We’re about to embark on yet another week of work. As you get ready to make your commute, what is your mindset? I’m sure the answer is “it depends” which is a fair answer for any day. In the midst of whatever is ahead of you, are you geeked about what lies ahead or do you have an overwhelming sense of dread?

Now, I know these hypothetical questions are broad generalizations. Rarely do we have a day that is an either/or reality. Our days don’t present themselves in such absolute terms. However, you wouldn’t know that because the vast majority of people heading to their jobs tomorrow start with the same reaction before they enter their workplace.

They pause, take in a massively deep breath and then . . . SIGH !!

It’s true. Whatever is sitting at our desk, out on the floor or in the field, we see the worst outcome first. Think of that !! We head into another new day with a sigh because our mind assures us that something negative is sure to smack us squarely in the face. How often has that truly happened? I would think that it’s rare unless you are seeking that because it’s been your typical experience. (If a negative outcome is your regular experience, I would encourage you to find a new job !!)

I’ve noticed something about how people view their work that is very unsettling. Everyone feels that the only reason for their existence is to solve problems because “everything” is broken. It truly isn’t, but that’s how people approach their jobs. We feel better when we fix things because we think it defines our worth. It is very important that we do “get things done” on a daily basis, but it isn’t because everything is broken.

Organizations keep perpetuating and expecting this martyr approach to performance. In fact, we reward and promote those who are great “doers” far more than we do those who are strategic and accomplish things as well. If you step back and look at this, “everything” can’t be broken or companies wouldn’t exist in the first place. So, why do we keep making this the norm for our daily existence all the way from the C-Suite to the front line?

Let’s change this. Seriously. Let’s stop the sighs.

How would your day look if you were eager to jump in and take on the work laid in front of you? Instead of looking as everything as fractured and ineffective, what if you looked at the opportunities to take existing systems and improve them?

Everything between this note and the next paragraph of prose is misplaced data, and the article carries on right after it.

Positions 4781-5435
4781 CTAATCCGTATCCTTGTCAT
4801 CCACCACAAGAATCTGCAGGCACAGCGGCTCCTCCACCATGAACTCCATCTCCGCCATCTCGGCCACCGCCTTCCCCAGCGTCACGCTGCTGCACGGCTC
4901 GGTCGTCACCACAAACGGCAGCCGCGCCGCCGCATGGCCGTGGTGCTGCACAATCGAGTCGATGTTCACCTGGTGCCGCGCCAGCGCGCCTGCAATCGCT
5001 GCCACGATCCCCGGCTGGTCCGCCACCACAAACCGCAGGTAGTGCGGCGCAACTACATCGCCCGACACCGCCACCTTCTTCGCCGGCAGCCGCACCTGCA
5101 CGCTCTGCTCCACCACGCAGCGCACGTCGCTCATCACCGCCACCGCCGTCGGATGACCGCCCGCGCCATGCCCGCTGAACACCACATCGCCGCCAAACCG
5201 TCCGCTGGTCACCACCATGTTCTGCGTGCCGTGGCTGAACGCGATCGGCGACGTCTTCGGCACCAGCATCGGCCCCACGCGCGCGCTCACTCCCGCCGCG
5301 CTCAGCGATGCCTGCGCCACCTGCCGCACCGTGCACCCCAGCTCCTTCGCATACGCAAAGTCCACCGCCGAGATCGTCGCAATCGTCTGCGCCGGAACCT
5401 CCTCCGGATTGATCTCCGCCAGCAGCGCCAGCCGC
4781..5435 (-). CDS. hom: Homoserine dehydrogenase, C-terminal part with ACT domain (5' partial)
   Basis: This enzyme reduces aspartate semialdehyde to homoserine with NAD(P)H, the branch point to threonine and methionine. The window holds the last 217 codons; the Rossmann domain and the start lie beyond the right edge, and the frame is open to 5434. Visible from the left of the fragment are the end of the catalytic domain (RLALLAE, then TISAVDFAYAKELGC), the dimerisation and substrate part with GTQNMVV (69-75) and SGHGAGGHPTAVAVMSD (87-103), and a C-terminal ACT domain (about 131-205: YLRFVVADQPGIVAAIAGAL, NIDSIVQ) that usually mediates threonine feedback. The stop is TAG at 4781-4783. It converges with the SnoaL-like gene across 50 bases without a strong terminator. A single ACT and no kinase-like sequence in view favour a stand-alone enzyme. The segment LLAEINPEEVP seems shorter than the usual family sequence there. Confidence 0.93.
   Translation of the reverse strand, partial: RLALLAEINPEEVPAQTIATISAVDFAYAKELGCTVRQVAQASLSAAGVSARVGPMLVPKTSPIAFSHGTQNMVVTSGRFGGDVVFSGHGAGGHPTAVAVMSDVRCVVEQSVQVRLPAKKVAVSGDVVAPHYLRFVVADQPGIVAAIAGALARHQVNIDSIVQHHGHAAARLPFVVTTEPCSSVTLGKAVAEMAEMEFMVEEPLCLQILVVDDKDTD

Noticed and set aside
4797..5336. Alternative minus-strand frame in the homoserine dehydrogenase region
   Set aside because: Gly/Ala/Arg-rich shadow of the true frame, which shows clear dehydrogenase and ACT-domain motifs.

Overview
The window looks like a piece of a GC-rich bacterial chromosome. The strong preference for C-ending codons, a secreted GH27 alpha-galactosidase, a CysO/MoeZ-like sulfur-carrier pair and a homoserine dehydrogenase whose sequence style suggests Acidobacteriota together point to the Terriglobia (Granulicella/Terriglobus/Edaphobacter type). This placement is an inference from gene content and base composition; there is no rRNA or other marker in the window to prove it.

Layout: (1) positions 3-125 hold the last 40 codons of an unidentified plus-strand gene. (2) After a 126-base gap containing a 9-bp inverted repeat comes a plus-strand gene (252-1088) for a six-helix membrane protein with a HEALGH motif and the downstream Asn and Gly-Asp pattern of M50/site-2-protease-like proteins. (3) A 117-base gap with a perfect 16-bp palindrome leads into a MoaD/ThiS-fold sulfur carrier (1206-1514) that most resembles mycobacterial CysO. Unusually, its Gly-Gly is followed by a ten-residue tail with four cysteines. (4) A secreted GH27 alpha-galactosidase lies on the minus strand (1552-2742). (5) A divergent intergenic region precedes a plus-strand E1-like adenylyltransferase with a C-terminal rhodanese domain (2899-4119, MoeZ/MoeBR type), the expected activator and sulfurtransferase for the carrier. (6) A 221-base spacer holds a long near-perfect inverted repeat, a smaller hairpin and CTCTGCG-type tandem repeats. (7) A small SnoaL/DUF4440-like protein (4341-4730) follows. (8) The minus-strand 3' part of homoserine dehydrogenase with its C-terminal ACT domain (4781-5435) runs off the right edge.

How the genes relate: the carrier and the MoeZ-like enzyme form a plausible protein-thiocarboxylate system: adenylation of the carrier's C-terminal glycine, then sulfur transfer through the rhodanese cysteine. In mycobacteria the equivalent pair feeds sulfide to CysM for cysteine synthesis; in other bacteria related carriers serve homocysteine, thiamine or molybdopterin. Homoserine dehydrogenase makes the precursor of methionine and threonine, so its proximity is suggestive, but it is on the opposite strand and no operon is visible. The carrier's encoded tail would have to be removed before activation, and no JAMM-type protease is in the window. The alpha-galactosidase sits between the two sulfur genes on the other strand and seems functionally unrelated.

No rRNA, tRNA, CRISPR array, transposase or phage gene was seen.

We should perform and make work better. As HR professionals, that “work” is humans. I’m sure you don’t look at your role this way, but it’s the truth. We have the opportunity to jump into the work week, and honestly every day, to engage, interact and encourage every person we encounter. Our approach to our work and the great people we work with is the key. You can’t expect people to have a positive attitude towards their roles if you aren’t positive yourself. So, if your day starts with a sigh, guess what you’re going to expect from others who are coming with work with you.

This week turn things around for yourself and, eventually, your workplace. We’re fortunate to have jobs that provide a living for ourselves, our staff as well as a product/service valued by our guests and consumers. What an incredible landscape that is full of options and an environment where we can utilize our talents and strengths. This isn’t Utopian, it’s what truly lies in front of you every. single. day.

Stop the sighs. Believe in yourself and in others instead !!

Hidden Gems !!

If I asked you if you were an adventurer, what would you say? Most people I know tend to fall into patterns because we like the stability and predictability. I try to fight this pull because I don’t want to get into a rut. I’ll be honest, it isn’t easy. I like traveling on the same route to and from work and I have some favorite places to eat on a weekly basis. I understand patterns and respect people who have the discipline to follow them.

This weekend, my wife and I went on an adventure. She is very tolerant of my desire for constant change which is ironic because she is VERY pattern driven. It gives her comfort and an understanding of what most potential steps are going to be. A friend of ours sent me a Facebook message about a restaurant she thought I’d enjoy. It’s located on the edge of Pleasant Plain, Ohio (population 140). The restaurant is called the Plain Folk Cafe.

She thought the restaurant would be appealing because it’s a hippie themed place that features local live bluegrass and country music. I was immediately intrigued and wanted to make the trek no matter where it was located. My wife and I jumped in the car, turned on Google Maps and headed out. It took us almost 40 minutes to find the cafe. We went through a few small towns and plenty of rural landscape. As the phone indicated we were close, we saw an old school house on our left surrounded by a small gravel parking lot.